I do not regret having read all of the Wodehouse books written before this one, but I have to express my delight at finally starting to get to the books that made Wodehouse’s reputation. This particular one isn’t tied to any of his serieses, but shares a lot with both the Blandings castle and Bertie & Jeeves books. First off, there’s Lord Dawlish, the sort of chap who is just a little too nice for his own good, the kind who always gets nipped by one and all for a fiver here or a ten-spot there. Then there’s his fiancee, who’s obsessed on the money deal; an eccentric wealthy old man; a couple of Americans; and a nightclub-singing Lady (as in Lord and Lady). There’s money, and the lack of it, that seems to be a separate character content to flirt with all the rest of the cast. A little plot line regarding golf, keeping bees, transatlantic trips, people who may or may not be who they are, a will that may or may not be the operative one, people mistaken for themselves and others, and true love. My god, the formula is so easy, yet as any one knows who has tried a hand at this stuff, just because you’ve got the recipe, it doesn’t mean your souffle rises in the same way.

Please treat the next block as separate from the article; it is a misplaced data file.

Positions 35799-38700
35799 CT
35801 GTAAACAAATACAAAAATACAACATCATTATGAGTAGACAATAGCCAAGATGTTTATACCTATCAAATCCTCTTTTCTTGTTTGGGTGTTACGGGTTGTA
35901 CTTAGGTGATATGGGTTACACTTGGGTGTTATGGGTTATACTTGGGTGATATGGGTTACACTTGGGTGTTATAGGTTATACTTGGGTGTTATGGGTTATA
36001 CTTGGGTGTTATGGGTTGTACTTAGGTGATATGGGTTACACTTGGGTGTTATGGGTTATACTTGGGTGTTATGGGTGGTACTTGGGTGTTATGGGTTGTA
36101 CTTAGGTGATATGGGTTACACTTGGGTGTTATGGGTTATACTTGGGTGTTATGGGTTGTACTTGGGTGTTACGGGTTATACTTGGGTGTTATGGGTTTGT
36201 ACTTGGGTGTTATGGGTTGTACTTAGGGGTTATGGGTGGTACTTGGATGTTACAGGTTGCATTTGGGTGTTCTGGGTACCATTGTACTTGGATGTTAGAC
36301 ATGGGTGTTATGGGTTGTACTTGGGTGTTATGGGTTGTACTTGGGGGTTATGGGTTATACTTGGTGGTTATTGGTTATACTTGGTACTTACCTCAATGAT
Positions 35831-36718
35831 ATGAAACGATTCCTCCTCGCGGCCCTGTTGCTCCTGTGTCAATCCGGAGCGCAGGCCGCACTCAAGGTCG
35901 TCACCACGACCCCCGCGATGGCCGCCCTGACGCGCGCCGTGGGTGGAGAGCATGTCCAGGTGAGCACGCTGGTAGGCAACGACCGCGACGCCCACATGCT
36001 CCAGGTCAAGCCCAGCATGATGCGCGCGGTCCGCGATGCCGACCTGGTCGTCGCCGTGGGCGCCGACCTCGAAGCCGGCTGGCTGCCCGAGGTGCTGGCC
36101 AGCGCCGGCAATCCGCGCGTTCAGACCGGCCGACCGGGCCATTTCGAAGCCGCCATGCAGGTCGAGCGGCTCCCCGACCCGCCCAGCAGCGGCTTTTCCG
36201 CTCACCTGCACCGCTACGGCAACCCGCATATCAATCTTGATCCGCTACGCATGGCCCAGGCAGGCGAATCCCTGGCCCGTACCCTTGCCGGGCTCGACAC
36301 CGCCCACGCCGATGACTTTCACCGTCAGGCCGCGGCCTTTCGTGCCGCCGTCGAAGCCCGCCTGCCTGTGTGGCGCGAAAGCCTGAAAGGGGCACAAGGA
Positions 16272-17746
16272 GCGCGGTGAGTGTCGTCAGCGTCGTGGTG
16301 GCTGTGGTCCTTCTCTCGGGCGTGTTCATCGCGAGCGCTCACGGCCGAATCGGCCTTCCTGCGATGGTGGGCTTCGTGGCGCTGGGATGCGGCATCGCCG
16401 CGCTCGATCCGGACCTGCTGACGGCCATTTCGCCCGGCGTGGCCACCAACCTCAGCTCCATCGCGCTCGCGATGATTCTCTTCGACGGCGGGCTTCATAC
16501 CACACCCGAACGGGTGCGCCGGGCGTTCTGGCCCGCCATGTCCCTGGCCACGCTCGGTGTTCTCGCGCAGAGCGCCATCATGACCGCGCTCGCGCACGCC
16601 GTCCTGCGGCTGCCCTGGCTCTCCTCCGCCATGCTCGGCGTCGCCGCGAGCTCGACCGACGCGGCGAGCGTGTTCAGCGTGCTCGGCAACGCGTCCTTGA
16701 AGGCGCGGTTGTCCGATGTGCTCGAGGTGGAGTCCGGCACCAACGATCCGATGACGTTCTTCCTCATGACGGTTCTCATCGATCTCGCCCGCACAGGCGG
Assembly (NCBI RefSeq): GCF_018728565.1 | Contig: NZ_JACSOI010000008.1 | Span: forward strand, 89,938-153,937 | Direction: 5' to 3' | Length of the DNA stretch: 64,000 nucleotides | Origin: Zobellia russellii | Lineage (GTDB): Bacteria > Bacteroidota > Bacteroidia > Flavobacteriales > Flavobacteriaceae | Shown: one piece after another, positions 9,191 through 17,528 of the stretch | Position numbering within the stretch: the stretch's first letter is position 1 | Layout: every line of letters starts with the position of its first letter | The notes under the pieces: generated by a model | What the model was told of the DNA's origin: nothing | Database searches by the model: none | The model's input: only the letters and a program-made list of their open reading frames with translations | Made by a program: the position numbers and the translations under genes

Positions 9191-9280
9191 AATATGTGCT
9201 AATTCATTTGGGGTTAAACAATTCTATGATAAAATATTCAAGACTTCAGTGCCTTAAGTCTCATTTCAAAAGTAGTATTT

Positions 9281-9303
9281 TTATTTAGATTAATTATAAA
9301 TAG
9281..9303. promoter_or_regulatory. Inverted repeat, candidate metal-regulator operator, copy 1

This is a good one to recommend to people who have never read Wodehouse before, because it is compact and self-contained. It’s been said that laughter is the best medicine–if so, then Wodehouse is a wonder drug.
[Finished 29 January 1995]